Agbossoumonde in D2 Highlights MLS Allocation FlawsMLS’s Allocation Process was made for parity, but now it hinders talented US prospects from joining the league
by Abram Chamberlain | Monday, April 23, 2012
Red Bull New York is the perfect example of what is wrong with certain aspects of Major League Soccer. It is not that they are a bad team. They are, in fact, a greatly mediocre one. They are a team with ambitions. However, based on player acquisition rules and salary limitations, New York is forced to scavenge the Scandinavian leagues for role players. Just like the Los Angeles Galaxy and Seattle Sounders, New York is not allowed to be the super club they could be. And truthfully, the biggest concern for New York and the other clubs – or at least the most fixable one – should be that MLS’s allocation has outgrown its use.
Watching the Los Angeles Galaxy in the early goings of the MLS season and watching New York this past Sunday, anyone with even the slightest bit of soccer knowledge could easily see that both teams were struggling on defense. The easy solution in most leagues would be to either buy a player or get a player on loan.
The first name that came to my mind was Gale Agbossoumonde. Agbossoumonde is a 20-year-old American international who has been capped for the national team 20 times at the youth level and once at the senior level. He is a strong central defender. Perhaps he is the player that could easily fill the gap left either in Los Angeles by Omar Gonzalez or in New York by their poor scouting and transfers. Agbossoumonde is currently playing in the second division … OF AMERICA. That’s right, this young talented American is playing for the Carolina RailHawks of the NASL. There are various reasons why he is in America’s second division – the bogus deal he signed with Traffic Sports being among them – and honestly there is nothing wrong with playing division 2 soccer. I am all for young American prospects that can’t get playing time being loaned to NASL and USL PRO squads as opposed to playing in the reserve league. But when that someone is a highly sought prospect like Agbossoumonde, who could be starting in a few foreign leagues and definitely for either New York or Los Angeles, I want him in MLS.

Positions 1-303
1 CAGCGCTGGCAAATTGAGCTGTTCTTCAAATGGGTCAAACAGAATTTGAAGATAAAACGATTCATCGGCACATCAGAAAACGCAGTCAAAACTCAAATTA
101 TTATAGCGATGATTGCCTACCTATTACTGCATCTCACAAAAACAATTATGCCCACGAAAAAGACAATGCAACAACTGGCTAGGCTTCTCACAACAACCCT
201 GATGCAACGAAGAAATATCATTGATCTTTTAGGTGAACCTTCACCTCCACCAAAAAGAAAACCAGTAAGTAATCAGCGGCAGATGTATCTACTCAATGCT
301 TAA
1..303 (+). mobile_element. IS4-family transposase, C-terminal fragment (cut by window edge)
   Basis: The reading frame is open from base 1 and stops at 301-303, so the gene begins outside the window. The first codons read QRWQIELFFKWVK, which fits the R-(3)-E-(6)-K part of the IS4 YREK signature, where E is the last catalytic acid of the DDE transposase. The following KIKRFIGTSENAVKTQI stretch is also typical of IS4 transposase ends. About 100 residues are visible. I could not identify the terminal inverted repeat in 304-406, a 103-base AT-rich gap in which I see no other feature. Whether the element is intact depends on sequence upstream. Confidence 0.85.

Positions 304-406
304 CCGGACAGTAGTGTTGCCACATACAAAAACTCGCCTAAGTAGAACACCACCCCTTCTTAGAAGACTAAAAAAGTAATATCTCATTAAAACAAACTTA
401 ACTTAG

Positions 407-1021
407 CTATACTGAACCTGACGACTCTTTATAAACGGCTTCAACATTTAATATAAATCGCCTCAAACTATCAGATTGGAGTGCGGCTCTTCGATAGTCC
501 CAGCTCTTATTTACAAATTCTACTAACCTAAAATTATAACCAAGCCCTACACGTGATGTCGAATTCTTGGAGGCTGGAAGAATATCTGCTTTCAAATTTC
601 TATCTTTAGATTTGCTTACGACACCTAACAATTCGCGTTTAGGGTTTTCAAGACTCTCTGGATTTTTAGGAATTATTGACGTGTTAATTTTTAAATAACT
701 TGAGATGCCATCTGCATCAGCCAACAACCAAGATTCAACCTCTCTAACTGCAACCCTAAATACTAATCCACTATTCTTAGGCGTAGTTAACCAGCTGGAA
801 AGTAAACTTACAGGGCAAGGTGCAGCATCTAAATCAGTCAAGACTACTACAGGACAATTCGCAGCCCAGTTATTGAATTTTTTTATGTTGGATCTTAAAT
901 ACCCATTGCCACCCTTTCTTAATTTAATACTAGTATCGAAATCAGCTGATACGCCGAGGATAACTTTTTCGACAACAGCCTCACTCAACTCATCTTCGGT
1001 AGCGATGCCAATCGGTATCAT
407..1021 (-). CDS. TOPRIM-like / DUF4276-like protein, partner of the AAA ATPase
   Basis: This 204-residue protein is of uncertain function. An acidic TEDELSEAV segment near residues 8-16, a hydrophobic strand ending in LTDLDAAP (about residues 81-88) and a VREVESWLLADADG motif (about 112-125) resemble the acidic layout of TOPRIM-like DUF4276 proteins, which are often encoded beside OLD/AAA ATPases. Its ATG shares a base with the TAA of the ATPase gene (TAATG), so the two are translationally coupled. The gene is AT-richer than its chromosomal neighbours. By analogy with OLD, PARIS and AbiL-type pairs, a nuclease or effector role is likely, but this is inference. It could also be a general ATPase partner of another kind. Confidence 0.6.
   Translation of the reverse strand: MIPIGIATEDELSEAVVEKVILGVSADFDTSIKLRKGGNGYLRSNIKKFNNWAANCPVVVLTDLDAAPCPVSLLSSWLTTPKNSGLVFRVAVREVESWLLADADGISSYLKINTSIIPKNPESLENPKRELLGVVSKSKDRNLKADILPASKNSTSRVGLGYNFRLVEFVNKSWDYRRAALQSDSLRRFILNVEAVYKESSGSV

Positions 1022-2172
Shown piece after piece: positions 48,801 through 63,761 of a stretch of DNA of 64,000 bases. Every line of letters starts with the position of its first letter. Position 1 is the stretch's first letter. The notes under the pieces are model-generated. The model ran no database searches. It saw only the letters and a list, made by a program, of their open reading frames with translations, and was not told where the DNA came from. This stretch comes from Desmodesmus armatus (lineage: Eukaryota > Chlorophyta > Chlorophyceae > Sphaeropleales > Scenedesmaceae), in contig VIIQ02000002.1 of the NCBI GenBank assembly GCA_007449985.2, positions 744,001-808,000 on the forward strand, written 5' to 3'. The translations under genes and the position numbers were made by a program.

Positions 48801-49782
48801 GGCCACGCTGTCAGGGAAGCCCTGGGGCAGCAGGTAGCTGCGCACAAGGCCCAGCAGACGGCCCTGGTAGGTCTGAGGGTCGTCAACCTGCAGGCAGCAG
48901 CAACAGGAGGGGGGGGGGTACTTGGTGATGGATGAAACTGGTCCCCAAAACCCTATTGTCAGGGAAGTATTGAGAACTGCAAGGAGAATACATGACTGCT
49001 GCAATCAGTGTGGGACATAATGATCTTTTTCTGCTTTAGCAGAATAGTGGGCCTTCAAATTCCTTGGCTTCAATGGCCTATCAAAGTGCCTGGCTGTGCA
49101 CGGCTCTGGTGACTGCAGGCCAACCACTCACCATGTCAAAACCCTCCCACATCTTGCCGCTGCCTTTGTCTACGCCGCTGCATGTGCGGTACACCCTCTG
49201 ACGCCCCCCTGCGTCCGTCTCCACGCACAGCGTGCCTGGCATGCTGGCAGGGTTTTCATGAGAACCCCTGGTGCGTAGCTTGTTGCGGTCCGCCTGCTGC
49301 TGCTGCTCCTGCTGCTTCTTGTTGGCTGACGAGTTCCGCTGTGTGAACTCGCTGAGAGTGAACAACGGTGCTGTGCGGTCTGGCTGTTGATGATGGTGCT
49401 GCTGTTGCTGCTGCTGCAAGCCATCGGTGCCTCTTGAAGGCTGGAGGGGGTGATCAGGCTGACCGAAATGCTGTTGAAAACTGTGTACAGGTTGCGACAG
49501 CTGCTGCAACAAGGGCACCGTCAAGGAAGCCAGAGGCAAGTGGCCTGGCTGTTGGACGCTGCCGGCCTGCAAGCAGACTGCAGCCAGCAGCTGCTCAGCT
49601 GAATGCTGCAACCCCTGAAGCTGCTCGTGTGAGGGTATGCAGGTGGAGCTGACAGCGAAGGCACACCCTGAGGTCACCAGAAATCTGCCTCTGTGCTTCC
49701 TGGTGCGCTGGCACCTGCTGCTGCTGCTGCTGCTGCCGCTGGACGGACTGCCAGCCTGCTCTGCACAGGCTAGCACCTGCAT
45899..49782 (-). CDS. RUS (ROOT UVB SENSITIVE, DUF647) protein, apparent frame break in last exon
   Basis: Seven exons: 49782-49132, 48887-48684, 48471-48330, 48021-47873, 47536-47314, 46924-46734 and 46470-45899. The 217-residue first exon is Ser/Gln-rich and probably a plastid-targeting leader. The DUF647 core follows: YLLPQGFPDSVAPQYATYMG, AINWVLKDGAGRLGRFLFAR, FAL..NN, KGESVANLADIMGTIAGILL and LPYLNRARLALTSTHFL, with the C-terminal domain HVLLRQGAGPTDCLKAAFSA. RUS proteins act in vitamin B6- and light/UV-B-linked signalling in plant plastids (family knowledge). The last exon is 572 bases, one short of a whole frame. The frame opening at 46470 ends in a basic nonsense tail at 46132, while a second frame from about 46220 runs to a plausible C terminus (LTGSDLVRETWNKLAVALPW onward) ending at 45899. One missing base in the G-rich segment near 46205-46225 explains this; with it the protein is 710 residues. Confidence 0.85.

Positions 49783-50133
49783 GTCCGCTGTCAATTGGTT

So why does New York or Los Angeles not go all in to get Agbossoumonde? You need look no further than New York’s failed attempts to land Luis Robles. Robles, who received one, single, solitary cap for the USMNT, was signed by New York before New York was told he could not be claimed off a Discovery Claim and would have to enter the Allocation Process. This is disheartening. If Robles with one cap must go through discovery, then undoubtedly Agbossoumonde would as well – due to him having twenty more combined caps than Robles.
So why continue allocation any longer? MLS’s argument is that the majority of US based players would only sign with the big market clubs like New York and Los Angeles. So to keep things fair the league feels it must allocate national teamers (former, current, or otherwise) league-wide. Meanwhile, teams can sign any foreign player they want, so long as they have filed the paperwork for a Discovery Claim. But in a league consumed by the idea of parity, with quality limitations, salary restrictions – but also with myriads of loopholes, why is MLS worried about New York and LA dominating the US-born player market? Would Clint Dempsey not want to play for a Texas team if he could? Marcus Hahnemann seemed to be on a path back to Seattle before the Allocation Process stopped him. If, due to the salary cap, Chivas USA could pay Alejandro Bedoya twice the salary of Los Angeles or New York – and yes I know Chivas is still in LA – wouldn’t he prefer the extra money as an incentive?
Luis Robles backed out of MLS due to the Allocation Process. MLS clubs are failing to land players (either as straight out sales or loans) like Gale Agbossoumonde due to that same issue. It’s quite likely that other fringe USMNT players have decided in favor of the Bundesliga.2, the English Championship or other lower division European leagues, which are coincidentally not better than MLS, just to avoid losing control over where they would play.
Part of MLS’s original purpose was to help improve the US player. But right now the Allocation Process is keeping some of the better American prospects from playing in the USA. And until any team can make any offer on any American player that process is going to continue to be a hindrance. So forget about the salary restrictions for a moment, and forget about all the salary loopholes that seem to exist solely for foreign born players (that is another story in itself) and let’s look solely at the league’s Allocation Process. It has outgrown its use and it is time for MLS to look at either altering it or dropping it all together.